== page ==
And every one that was in distress, and every one that was in debt, and every one that was discontented, gathered themselves unto him; and he became a captain over them: and there were with him about four hundred men.

I Samuel 22:2 KJV

 

David fled to the cave of Adullam, hunted and hated by King Saul.  There, alone and in need of support, David received his recruits.  Oh, joy.

 

There were not the best and the brightest.  They were not even the middling and muted.  The cast-offs of society made their way to David.  Oh, boy.

 

Scripture says they were in distress, or in debt or discontented.  I call them the losers, the deadbeats and the whiners.  Not the usual starting blocks of an elite fighting unit.  Oh, man.

 

Thankfully, the sentence does not end there.  At least they brought themselves.  That hints that they were willing to invest themselves in something.  By coming to and staying at Adullam, they changed.  Oh, well.

 

Davis became their captain.  Clearly, these undesirable men were willing to accept leadership.  Often, a teachable heart alone can help a man advance from where ever he started.  Oh, great.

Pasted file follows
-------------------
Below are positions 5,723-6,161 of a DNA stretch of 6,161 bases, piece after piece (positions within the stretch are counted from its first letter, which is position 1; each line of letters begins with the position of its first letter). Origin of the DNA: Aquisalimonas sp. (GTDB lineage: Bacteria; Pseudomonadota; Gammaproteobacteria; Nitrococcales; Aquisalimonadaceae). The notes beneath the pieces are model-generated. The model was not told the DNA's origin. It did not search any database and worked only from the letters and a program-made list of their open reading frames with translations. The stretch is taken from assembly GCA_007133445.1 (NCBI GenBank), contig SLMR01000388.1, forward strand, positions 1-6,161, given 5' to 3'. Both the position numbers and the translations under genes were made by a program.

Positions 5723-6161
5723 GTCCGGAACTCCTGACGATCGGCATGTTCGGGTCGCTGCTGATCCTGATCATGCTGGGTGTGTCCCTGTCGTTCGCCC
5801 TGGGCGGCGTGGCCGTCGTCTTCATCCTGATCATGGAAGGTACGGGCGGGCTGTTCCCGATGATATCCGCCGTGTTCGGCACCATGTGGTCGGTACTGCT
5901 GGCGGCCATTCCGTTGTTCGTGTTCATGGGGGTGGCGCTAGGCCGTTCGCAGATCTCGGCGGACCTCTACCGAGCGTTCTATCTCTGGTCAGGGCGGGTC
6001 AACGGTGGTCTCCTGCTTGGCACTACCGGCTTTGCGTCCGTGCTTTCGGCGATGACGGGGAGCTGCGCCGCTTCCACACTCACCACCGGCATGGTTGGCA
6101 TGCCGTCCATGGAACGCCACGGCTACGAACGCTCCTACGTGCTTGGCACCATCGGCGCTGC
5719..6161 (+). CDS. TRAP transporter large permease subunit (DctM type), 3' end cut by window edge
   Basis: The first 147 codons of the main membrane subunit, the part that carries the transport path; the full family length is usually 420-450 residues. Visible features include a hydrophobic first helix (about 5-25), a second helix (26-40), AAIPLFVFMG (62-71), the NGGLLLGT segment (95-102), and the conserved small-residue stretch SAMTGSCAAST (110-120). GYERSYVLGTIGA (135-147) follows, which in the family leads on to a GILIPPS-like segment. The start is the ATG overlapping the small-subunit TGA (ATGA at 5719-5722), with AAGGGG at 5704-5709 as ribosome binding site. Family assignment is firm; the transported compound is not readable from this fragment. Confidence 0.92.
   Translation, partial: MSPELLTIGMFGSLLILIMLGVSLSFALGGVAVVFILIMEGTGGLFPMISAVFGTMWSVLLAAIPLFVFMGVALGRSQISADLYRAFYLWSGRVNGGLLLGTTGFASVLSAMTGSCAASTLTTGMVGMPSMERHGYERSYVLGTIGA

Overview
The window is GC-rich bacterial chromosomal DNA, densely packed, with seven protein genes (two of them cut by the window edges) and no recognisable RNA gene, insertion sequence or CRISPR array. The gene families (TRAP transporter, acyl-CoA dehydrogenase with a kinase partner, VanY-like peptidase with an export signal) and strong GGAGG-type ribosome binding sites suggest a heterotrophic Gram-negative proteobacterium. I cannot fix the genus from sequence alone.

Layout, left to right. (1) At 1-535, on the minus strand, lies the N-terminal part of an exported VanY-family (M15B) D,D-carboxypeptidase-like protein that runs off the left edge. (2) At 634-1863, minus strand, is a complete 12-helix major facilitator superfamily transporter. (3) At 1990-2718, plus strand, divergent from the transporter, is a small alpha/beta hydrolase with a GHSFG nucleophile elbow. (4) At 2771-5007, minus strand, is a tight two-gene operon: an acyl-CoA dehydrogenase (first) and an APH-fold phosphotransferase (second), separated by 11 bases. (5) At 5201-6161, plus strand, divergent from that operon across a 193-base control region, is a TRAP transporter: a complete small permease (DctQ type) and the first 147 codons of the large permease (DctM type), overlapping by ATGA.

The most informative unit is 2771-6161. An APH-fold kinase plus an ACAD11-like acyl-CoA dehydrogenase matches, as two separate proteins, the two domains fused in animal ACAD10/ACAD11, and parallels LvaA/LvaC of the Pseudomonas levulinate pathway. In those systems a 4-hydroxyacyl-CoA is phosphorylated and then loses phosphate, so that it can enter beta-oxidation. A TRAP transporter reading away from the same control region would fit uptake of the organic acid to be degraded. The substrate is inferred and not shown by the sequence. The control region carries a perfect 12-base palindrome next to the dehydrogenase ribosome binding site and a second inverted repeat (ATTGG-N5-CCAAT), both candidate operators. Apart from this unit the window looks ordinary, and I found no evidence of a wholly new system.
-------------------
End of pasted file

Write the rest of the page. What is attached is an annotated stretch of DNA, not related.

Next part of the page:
Adullam’s recruits represent the men and women who come to support you in your calling.  They are unfinished and often undesirable, but with God’s help they can become champions.  Oh, okay.

 

Think:            Men and women finish champions in God’s service, no matter how they start.

 

Pray:              “Lord, help me to see Your finished work in my brothers and sisters.”

 

 

Copyright © April 2013, Kirk Hunt

This devotional is a ministry of https://devotionals.cadremenpress.com.

Stop And Help

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Stop And Help by Kirk Hunt

 

And David said unto him, To whom belongest thou? and whence art thou? And he said, I am a young man of Egypt, servant to an Amalekite; and my master left me, because three days agone I fell sick.

1 Samuel 30:13 KJV

 

Sick and starving, the Egyptian lay where his master abandoned him.  Despite their hot pursuit, David and his men did not close their eyes to his plight.  They stopped to help a sick man.

 

Gratitude can sometimes be purchased.  A decent meal, a warm blanket and perhaps a little herbal medicine were easy enough to give.  Such little things bought the gratefulness, trust and perhaps loyalty of the young man.  For a promise, he led David to his former master.

 

The Egyptian pointed.  The Hebrews attacked.  The Amalekites fell.  They recovered all.